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Estate Agency – Play A Different Game

rubic cube Playing a different game

"I hate losing" said one respected West London estate agent last week, several times, in a social media post. To which a reasonable response might be for him to play a different game.

 gameThat's the mindset of many estate agencies these days as they chase attention and after anybody with a warm pulse. It's a competition and so long as they 'win", everything in the garden, smelling of roses. Losing brings a sense of rejection and bewilderment.

I don't have a problem with competition, in itself, just that it's not appropriate for #realtors #estateagency.

I have previously referenced Simon Sinek's book, The Infinite Game - where he describes both Finite and Infinite games. Playing a finite game in what is an infinite industry never ends well.

Watching a superb Netflix documentary over the weekend, The Speed Cubers, it wasn't so much the breathtaking ability of the two featured competitors that struck home, as their character and response to winning & losing.

Feliks Zemdegs, anyone?

What about Max Park?

I wouldn't be surprised if those two names don't ring a bell, but they are the equivalent of Roger Federer and Rafael Nadal in their chosen competition. Felix Zemdegs' tally is Twenty one world records; back-to-back World Championships at under 20 years of age. Quite simply, the greatest of all time.

Speed Cubing is competitive Rubik's Cube solving - on steroids.

Whilst the ordinary person might solve a puzzle in around 3 hours, these two regularly take under six seconds. The difference between winning and losing often calculated in a hundredth of a second.

Max Park is an enigma. Six years younger than Feliks, he arrived on the scene just as dramatically.

Diagnosed with moderate to severe autism, his incredible parents, Miki and Schwan, recognised that Max lacked finer motor skills - he had difficulty using his fingers and so they bought him a Rubik's Cube to enable him to improve his ability. Solving Rubik's Cube involves memorizing multiple algorithms and pattern recognition, so when Max placed first in only his second ever event, something special was happening. World records, World championships, National Championships and a blitz of competitive titles followed. Max is widely considered one of the all-time great speed cubers - some achievement given his limitations.

The stand-out for me, though, was the relationship these two gamers enjoyed. You only had to see the look of joy on the face of Feliks when Max broke his world record to witness a lifelong friendship. For Max, Feliks has always been a hero and someone to emulate - not to beat. When Max wins tournaments that Feliks hasn't entered, Feliks is first to text Miki and Schwan to offer congratulation. It's a very special relationship.

That's pure competition - driving each other to unimaginable heights. Happy for each others success - not envious.

Then there's estate agency. How best to 'win', so that the competition can't?

Easy, peasy - deliberate over-valuation. Reducing the fee to zero, not because it doesn't cost anything to provide the service, but because it kills the competition. Spreading half-truths, confusion and misinformation. That's the extent of rancorous competition in estate agency, where the result is all that matters.

The argument that agencies will go out of business if they don't compete, fails. They will go out of business, not because they aren't competent, but because they cannot articulate how they are truly different, and because competition undoubtedly kills profitability.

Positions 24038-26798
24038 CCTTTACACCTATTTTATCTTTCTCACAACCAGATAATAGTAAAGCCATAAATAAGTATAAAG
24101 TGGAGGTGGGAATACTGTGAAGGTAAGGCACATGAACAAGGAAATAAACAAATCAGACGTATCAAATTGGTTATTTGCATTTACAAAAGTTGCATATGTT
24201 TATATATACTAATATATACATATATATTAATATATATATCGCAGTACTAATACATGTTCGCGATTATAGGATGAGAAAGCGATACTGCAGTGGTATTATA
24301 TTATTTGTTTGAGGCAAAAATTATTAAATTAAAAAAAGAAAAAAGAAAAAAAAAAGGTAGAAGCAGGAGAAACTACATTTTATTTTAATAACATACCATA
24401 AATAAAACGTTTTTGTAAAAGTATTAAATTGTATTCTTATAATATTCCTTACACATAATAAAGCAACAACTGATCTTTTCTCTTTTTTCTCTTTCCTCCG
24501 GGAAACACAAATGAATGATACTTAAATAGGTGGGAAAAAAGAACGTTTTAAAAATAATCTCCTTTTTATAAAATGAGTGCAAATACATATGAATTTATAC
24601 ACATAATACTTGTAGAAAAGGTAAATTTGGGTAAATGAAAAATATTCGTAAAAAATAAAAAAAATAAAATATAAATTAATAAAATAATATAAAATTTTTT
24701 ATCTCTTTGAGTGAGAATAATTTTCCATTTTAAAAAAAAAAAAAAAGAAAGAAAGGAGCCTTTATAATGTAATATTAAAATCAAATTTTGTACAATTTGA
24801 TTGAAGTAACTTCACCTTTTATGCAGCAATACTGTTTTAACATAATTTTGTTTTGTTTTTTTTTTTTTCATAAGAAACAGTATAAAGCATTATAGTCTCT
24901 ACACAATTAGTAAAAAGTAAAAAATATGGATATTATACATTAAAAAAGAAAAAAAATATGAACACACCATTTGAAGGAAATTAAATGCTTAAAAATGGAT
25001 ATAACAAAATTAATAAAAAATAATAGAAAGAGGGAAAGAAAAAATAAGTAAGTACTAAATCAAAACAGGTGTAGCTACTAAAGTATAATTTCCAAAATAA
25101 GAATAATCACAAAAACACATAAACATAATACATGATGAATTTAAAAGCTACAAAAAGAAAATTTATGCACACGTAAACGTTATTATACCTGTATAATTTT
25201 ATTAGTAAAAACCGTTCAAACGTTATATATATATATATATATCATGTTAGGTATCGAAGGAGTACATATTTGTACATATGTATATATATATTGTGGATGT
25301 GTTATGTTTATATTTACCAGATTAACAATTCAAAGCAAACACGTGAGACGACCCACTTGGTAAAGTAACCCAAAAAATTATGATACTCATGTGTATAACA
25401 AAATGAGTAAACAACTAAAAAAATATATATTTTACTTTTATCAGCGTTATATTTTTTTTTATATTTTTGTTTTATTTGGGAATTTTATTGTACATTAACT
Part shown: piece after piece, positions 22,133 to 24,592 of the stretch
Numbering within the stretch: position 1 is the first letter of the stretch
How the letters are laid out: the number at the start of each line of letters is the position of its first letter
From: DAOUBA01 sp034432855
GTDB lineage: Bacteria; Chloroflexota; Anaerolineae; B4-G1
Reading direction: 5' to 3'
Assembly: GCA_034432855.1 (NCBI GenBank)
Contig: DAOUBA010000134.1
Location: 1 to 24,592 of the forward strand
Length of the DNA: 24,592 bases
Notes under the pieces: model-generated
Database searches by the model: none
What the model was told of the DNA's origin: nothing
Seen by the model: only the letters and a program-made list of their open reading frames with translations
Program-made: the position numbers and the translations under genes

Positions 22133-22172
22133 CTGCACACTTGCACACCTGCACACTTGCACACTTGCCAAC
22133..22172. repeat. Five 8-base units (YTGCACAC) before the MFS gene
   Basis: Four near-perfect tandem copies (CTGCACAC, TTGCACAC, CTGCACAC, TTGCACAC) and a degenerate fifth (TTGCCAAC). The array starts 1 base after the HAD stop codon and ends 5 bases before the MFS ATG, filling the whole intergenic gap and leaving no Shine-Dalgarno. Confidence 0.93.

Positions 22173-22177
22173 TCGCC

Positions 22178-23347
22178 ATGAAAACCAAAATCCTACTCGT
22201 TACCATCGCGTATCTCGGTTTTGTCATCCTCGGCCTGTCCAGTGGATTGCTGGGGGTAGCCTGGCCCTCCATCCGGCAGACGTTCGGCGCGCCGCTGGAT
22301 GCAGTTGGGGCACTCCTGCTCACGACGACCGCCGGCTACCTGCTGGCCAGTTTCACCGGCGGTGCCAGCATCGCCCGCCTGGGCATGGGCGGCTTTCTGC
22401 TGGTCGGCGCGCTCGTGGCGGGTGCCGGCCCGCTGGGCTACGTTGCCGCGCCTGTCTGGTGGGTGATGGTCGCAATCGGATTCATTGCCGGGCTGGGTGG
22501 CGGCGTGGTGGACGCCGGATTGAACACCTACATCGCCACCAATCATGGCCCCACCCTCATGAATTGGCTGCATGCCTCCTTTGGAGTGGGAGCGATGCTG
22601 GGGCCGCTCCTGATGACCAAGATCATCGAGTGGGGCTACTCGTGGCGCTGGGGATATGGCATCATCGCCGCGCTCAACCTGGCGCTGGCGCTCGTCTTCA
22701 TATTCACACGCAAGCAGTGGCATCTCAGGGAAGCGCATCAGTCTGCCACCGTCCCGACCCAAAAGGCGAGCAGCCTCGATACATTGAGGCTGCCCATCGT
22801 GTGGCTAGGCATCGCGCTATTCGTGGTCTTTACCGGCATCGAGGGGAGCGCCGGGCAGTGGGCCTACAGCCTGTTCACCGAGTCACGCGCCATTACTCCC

Estate agency, where in and around some of the finest people, there has always been a home for the hucksters and charlatans.

Who, in their right mind, wants to compete on a level playing field with an agency that will say anything to win the instruction. One that doesn't much care whether they lose this instruction because there are always more 'fish' in the sea.

And yet, we still hear stories of agents bemoaning the fact that, even though confident they had won the instruction, much to their surprise they had not. Blame it on the valuation, blame it on the fee, blame it on the vendors - just don't blame it on the agency for competing when there is no reason to compete.

The only people Feliks and Max compete with are themselves. Can they beat their best, not can they beat each other?

When the outcome of an appraisal is based on valuation, on fee, on having to state & prove your worth, and on a potential client who doesn't know a great agent from a mediocre one, you can't beat your best - only try to beat the competition. Marginal gains in k.p.i's of appraisal/instruction might indicate you're improving, but they are subject to outside influence and flawed. Running faster in the wrong direction.

Instead, consider a marketing appraisal based on character and on attracting the right clients. Clients that don't look anywhere else. Clients that trust what you tell them because they know who you are and what you value.

When you have that, you can beat your best. Increasing the number of perfect clients who will pay you what your are worth and take your advice throughout. There's no competition - let the other agents fight over the table scraps. Let those agents play the same game as all of their competitors. Let them be a part of the common.

There's an understated, but assured confidence with agents that aren't desperate to 'win'. They know their value and can better articulate how they are different from the rest.

One phrase you won't hear from them - "I hate losing."

Because they play a different game. By different rules.

Thanks for reading this far. If you subscribe to Netflix, check out the documentary, it's inspiring.

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